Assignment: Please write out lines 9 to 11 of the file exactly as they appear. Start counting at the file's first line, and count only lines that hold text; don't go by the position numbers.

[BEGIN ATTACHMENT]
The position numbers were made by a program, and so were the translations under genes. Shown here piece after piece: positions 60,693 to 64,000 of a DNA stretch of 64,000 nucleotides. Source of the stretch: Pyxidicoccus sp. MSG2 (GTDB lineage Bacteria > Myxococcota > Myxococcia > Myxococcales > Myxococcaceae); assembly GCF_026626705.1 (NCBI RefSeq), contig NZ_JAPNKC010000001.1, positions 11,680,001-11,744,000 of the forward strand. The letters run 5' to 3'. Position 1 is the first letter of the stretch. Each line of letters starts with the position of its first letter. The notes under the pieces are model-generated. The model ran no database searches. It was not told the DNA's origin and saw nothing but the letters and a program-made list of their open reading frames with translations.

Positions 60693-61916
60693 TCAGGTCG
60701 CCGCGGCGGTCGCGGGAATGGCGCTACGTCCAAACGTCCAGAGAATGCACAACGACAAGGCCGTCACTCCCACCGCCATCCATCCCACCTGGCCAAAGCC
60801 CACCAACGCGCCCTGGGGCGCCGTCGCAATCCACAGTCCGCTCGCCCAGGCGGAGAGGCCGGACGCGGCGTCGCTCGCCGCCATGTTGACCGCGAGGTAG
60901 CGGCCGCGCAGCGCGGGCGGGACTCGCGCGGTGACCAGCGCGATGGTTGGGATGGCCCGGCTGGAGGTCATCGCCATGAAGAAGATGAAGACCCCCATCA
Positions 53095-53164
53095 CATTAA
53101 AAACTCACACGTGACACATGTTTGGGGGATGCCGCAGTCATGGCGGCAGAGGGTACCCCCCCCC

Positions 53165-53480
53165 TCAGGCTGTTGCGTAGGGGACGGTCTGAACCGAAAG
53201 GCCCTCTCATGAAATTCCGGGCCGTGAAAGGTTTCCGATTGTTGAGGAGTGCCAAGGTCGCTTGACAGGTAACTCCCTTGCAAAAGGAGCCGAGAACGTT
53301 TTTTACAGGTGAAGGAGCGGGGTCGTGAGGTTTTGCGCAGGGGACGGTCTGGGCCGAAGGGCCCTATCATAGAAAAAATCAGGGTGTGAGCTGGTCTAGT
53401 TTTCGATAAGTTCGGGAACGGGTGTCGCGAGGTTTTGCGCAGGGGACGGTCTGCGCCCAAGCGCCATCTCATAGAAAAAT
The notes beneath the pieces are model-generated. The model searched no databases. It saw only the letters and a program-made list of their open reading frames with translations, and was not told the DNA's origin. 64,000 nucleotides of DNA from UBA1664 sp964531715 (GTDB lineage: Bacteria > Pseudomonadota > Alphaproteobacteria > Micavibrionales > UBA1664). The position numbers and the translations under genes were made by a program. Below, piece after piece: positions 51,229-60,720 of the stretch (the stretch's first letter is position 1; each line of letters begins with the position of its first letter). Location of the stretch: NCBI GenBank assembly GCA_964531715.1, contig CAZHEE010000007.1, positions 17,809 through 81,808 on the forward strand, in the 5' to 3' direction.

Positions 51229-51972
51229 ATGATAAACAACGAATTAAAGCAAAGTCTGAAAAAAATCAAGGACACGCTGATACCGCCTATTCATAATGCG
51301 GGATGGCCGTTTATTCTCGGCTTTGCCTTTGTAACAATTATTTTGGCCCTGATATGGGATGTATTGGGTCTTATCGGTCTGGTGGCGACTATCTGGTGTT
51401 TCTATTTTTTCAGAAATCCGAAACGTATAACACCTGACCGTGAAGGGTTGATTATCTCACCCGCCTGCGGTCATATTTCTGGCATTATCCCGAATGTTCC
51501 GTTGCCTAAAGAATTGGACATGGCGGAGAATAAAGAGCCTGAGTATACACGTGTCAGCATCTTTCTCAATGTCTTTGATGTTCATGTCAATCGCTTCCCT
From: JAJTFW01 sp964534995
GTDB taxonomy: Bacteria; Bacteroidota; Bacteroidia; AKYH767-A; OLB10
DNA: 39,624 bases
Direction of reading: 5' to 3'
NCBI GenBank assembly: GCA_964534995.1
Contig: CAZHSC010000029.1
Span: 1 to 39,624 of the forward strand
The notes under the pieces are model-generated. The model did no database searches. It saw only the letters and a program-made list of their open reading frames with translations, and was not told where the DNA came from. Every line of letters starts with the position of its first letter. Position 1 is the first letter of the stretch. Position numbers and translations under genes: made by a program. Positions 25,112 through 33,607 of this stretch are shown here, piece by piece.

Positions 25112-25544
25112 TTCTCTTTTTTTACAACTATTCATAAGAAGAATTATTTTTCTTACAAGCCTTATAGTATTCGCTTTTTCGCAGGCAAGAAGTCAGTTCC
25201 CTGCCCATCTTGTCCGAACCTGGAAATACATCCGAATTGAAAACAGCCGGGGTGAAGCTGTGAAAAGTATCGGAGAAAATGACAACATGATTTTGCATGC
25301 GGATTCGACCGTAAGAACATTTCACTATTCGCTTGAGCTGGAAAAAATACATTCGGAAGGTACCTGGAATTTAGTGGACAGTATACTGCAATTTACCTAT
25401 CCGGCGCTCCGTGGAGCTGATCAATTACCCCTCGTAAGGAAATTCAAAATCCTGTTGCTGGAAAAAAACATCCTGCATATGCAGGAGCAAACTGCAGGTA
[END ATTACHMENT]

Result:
53101 AAACTCACACGTGACACATGTTTGGGGGATGCCGCAGTCATGGCGGCAGAGGGTACCCCCCCCC

Positions 53165-53480
53165 TCAGGCTGTTGCGTAGGGGACGGTCTGAACCGAAAG